Day 3: Shira 1 Campsite To Shira Huts Campsite

Here comes third day, you can just cut a straight path across the plateau towards Kibo, but if you have the energy, this wonderful morning can be spent exploring some of the features of the Shira Ridge. These include the Cathedral, from where you get great views across the plateau towards Kibo and along the southern slopes of Kilimanjaro. It is also extremely useful for acclimatizion as you climb steadily to 3720m before descending back to the plateau. A continuation to the east towards Kibo, eventually reaching the Shira Huts Campsite (3895m) at the heart of the plateau

Day 4: Shira Huts Campsite To Lava Tower And On To Barranco Campsite

The day starts with a slow movement directly towards Kibo. The flora increases its scarcity now as you climb higher, with only a few everlastings, like living potpouri, decorating the path. It’s a long walk but a very photogenic one with the snowy summit of Kilimanjaro a constant looming presence ahead. Continue with your trail while heading into some serious altitude, with Lava Tower, at the foot of Kibo, the next destination, standing at 4530m above sea level. It is here that the path splits.

If your safari plan is to continue onto Barranco on the ‘usual’ Lemosho Route, you will have lunch near the Lava Tower. But if you plan to climb via the Western Breach, you will camp at Lava Tower. It is very normal for people to have a slight headache at Lava Tower, or after descending to Barranco Camp (3985m), and only worrying if the symptoms persist. By way of compensation, Barranco is perhaps the prettiest campsite on the route, though it’s often overcrowded. Snacks and then dinner is served in the evening

Day 5: Barranco Camp To Barafu Camp/Huts Via Karanga Valley

This long day begins with the steepest section of the entire trek as you spend the first hour or so climbing the Breakfast Wall. From here the path meanders across scree slopes as you traverse the southern slopes of Kibo. A steep drop then brings you to the floor of the flora-rich Karanga Valley. This lies 4034m above sea level, and 5.1km from Barranco Campsite. Though your destination for lunch shares its name with this beautiful valley, it actually lies a stiff 20- minute climb up the opposite side of the valley.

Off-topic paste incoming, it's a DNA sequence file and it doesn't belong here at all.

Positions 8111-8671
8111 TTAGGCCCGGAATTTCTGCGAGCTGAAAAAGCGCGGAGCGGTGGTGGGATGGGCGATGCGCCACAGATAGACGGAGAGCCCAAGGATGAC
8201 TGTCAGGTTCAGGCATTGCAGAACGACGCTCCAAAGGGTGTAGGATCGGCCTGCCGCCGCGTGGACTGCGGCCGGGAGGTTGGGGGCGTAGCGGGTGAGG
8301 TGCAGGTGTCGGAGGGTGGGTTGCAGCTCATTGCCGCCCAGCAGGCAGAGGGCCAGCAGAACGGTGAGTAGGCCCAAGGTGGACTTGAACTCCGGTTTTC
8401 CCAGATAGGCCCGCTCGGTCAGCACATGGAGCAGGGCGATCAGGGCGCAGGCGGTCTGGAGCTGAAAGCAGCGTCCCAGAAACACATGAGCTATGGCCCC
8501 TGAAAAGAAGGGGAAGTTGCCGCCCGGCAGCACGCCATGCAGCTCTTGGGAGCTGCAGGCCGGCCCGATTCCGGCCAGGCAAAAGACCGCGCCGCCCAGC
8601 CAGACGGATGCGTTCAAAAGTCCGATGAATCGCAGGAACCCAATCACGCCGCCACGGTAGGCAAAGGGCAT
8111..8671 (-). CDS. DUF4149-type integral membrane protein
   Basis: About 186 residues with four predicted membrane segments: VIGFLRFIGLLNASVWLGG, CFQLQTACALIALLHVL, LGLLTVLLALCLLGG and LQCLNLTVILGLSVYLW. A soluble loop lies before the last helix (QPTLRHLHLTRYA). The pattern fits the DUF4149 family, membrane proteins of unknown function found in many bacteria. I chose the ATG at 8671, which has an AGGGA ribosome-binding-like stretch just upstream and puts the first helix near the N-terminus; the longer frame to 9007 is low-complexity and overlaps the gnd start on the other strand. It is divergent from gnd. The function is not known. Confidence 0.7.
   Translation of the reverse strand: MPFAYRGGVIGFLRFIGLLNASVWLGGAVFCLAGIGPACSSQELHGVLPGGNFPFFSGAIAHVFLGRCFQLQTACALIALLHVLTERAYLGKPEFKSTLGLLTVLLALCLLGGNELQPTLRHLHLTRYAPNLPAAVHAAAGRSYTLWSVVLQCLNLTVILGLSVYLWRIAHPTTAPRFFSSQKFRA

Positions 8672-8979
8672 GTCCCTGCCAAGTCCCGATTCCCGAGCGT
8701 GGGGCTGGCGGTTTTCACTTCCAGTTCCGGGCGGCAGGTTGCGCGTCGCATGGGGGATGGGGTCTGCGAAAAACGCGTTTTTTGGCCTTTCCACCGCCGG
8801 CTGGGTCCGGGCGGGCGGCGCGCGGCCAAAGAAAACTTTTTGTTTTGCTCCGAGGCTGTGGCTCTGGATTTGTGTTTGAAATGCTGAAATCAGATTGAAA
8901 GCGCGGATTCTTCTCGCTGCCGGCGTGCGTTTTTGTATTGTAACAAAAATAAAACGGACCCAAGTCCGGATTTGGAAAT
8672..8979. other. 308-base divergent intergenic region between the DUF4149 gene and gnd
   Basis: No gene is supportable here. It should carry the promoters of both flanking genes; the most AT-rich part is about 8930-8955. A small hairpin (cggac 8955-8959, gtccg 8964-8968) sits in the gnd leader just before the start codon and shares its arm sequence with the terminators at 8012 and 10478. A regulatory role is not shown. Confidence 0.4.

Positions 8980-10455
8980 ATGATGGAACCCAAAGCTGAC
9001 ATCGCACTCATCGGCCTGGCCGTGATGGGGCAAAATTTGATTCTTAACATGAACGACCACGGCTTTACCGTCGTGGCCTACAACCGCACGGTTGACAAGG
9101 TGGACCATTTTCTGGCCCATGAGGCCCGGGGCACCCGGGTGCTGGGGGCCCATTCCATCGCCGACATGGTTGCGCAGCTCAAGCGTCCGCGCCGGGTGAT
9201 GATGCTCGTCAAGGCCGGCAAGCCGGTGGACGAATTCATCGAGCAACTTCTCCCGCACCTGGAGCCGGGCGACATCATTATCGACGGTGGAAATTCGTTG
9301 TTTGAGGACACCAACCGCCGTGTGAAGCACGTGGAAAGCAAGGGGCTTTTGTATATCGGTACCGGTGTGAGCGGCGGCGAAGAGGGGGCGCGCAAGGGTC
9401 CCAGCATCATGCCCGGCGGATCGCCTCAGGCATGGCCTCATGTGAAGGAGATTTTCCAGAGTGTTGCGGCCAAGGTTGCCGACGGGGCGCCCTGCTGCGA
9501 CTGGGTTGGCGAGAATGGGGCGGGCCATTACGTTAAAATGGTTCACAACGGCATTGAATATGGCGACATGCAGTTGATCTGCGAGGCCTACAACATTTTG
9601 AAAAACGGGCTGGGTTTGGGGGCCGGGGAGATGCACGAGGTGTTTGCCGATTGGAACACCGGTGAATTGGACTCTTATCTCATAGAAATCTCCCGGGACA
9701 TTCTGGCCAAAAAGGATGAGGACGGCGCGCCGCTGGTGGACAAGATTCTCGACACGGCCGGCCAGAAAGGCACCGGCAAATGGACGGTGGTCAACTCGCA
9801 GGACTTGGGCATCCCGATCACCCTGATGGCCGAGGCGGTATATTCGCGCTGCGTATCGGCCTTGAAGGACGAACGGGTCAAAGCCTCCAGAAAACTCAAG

Depending on which itinerary you are following, you may stop overnight at Karanga. Otherwise, you will have lunch while enjoying the views north towards the southern face of Kibo. This, hopefully, will distract you from any ill affects you may feel because of the altitude. A short afternoon follows (3.4km) as you traverse the southern side of Kibo, walking through a spectacular lunar landscape. It’s mostly straightforward, though the initial walk from the camp is almost entirely uphill and quite relentless.

Climbing onto a ridge, we reach chilly Barafu Camp (4662m) on the south-eastern shoulder of Kibo. Here you will rest, take both lunch and dinner, and try to get some sleep before the rigours of the night ahead

Day 6: Barafu Camp/Huts To Summit And Descent To Mweka Camp/Huts

Waking up at around midnight, begin your slow hiking up to Stella Point (5745m) on the edge of the Kibo crater. It’s a steep, slow, cold movement and a test of your endurance – this is where you are rewarded with your Kilimanjaro certificate.

Nevertheless, providing you have avoided altitude sickness, there is no reason why you shouldn’t make it up to Stella Point. From Stella Point it is a mere 45 minutes further on, past glaciers and snowfields and with views over the Kibo Crater, to Uhuru Peak – at 5895m the highest point in Africa. Here, if you are on time, you can watch the sun rise over the African continent, take photos – and take a breather too

Day 7: The descent on Mweka Trail.

After a rest at the top, you continue back down to Barafu Camp – a walk that is considerably quicker than it was on the way up. At Barafu, you have breakfast and relax for an hour, before continuing your movements down the mountain, this time on the Mweka Trail.

Today’s walk takes you back down through the alpine desert, heath and moorland zones until you once more enter the forest zone via Millennium Camp (3827m). There, amongst the trees, you find the Mweka Campsite (3106m), our final stop on the trek